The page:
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Education

  • Tribute to 17 Parkland victims strains local students, teachers

    Students and teachers filed silently out of classrooms at Andrew Jackson High School at 10 a.m. Wednesday.
    Some leaned against doorways. Kids sat on the floor with their knees up to their chests, heads buried in crossed arms. The only sound was sniffling, as many, including several teachers, fought back tears.
    For 17 somber minutes, AJ mourned the 17 students and faculty shot to death Feb. 14 in Parkland, Fla.

  • No walkouts expected at local schools

    Lancaster County students today will mark the one-month anniversary of the Florida school massacre, but school officials here do not expect the “walkout” planned at many campuses across the country.
    Plans have been announced for specific in-school commemorations at Lancaster, Indian Land, Buford and Andrew Jackson high schools.

  • School-safety briefing at Buford High

    The Lancaster County School District will hold a school-safety information session at 6:30 p.m. Tuesday in Buford High School’s library.
    The session, led by Safety Director Bryan Vaughn, is meant to show parents what has been done and what is still in the works for keeping their children safe. It is the third session sponsored by the district, with the first two at Indian Land and North Elementary schools.

  • Heath Springs students pitch detailed upgrades for school

    Heath Springs Elementary School students wowed Lancaster County school board members with a detailed presentation about upgrades they want for their school.
    The first, third and fifth graders, with parents in tow, marched into the district building Feb. 20 to address the board about the proposed renovation and redesign. And they all presented their case with little to no aid from their teachers.

  • AJMS staffers get marching orders as fire recovery starts

    Teachers from fire-damaged Andrew Jackson Middle School filled every seat and lined the walls at the nearby high school library Thursday, as Superintendent Jonathan Phipps and district staff pledged support to the faculty and laid out plans for the weeks-long recovery.
    “To the Andrew Jackson Middle School family, we are sorry that this happened,” said Sheri Watson, principal of Heath Springs Elementary, one of the campuses where the AJMS students will attend classes during the cleanup from Thursday night’s fire.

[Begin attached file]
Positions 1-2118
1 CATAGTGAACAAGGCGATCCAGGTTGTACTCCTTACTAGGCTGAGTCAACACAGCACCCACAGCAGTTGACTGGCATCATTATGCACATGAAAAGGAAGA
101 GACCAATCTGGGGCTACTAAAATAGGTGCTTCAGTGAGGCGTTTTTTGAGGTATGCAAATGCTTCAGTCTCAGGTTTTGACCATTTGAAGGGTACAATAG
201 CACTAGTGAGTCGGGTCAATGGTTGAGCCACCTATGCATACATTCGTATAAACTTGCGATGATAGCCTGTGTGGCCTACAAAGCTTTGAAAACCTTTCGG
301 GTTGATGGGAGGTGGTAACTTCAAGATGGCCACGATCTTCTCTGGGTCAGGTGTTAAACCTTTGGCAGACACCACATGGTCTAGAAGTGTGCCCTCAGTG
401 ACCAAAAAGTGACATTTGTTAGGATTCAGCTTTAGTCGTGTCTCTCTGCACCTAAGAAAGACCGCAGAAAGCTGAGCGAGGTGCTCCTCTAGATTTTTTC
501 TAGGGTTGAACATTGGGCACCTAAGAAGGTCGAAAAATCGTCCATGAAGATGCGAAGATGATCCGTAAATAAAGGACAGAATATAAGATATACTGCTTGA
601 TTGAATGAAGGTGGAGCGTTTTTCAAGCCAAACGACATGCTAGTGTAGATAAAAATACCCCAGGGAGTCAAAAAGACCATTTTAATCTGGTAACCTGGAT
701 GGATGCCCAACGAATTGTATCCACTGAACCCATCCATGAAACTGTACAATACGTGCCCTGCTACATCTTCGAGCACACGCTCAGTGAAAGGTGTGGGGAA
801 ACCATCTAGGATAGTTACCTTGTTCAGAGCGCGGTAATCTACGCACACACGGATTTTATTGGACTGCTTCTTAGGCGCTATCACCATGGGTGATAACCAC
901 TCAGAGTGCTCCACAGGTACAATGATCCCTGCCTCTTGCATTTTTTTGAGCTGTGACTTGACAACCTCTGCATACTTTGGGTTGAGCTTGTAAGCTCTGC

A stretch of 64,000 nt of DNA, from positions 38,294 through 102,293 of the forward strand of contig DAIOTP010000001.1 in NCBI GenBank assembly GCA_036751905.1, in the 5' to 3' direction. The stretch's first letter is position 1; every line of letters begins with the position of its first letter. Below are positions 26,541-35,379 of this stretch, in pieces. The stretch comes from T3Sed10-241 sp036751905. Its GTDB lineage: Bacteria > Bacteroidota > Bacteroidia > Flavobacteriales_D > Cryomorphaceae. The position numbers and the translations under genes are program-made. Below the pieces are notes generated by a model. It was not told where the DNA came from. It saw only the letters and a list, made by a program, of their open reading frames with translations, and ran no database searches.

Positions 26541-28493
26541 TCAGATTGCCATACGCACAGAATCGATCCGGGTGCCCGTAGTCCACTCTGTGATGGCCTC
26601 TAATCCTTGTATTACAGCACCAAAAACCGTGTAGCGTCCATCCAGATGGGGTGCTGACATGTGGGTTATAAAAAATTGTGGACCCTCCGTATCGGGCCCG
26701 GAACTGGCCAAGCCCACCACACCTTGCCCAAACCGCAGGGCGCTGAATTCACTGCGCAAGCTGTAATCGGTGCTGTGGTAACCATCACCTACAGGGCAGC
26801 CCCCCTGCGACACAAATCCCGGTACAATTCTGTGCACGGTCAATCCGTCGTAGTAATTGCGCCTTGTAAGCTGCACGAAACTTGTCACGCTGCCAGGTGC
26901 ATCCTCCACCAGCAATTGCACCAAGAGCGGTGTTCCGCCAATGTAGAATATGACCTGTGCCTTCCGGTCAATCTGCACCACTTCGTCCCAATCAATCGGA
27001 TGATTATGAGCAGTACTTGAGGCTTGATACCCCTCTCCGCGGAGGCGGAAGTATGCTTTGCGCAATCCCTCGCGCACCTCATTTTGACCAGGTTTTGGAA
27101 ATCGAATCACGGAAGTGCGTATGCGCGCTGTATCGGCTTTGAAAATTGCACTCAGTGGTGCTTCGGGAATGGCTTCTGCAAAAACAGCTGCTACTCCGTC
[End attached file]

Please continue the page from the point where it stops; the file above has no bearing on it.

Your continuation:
• Sticky-note inspiration

    From release

    Sticky-notes were the medium for inspirational messages at Lancaster High School on Feb. 13.

    Students decorated 1,000 notes with messages of love and hope for the “Share the Love” project, arranging them to spell “Love” on a wall at the school. Other students could then take a note off the wall and pass it along to another person to inspire or comfort them. 

  • Schoolkids learn local landmarks with Read Across America video

    Lancaster County students are celebrating Read Across America today by being among some of the first to watch a video about the county they call home, featuring some big names around Lancaster.
    “The county wanted to partner together to do a reading program,” said David Knight, public relations director for the county school district.

  • Big Thursday splits $40K between USCL, Clemson

    Tiger and Gamecock supporters will always be rivals, but that doesn’t keep them from teaming up for a common purpose once a year.
    On Wednesday, Big Thursday Scholarship of Lancaster presented checks for $20,000 each to the USC Lancaster Educational Foundation and Clemson University.
    “We’re are grateful to the organizers of Big Thursday of Lancaster for their work again this year in organizing such a successful fundraiser,” said USCL Dean Walt Collins.

  • Tracing activism, celebrating culture

    From release

    Native Americans’ pursuit of political, economic and civil rights will be the main focus as USC Lancaster’s Native American Studies Center hosts its 13th-annual Native American Studies Week in mid-March.

  • School board sets next year’s calendar

    The Lancaster County School Board unanimously approved the 2018-19 school calendar this week, with first semester not ending until after winter break.
    The board was not happy about that.
    “All we would need is five days,” said board Chairman Bobby Parker. “I wish I had said this before, but talk to your legislators – we need them here.”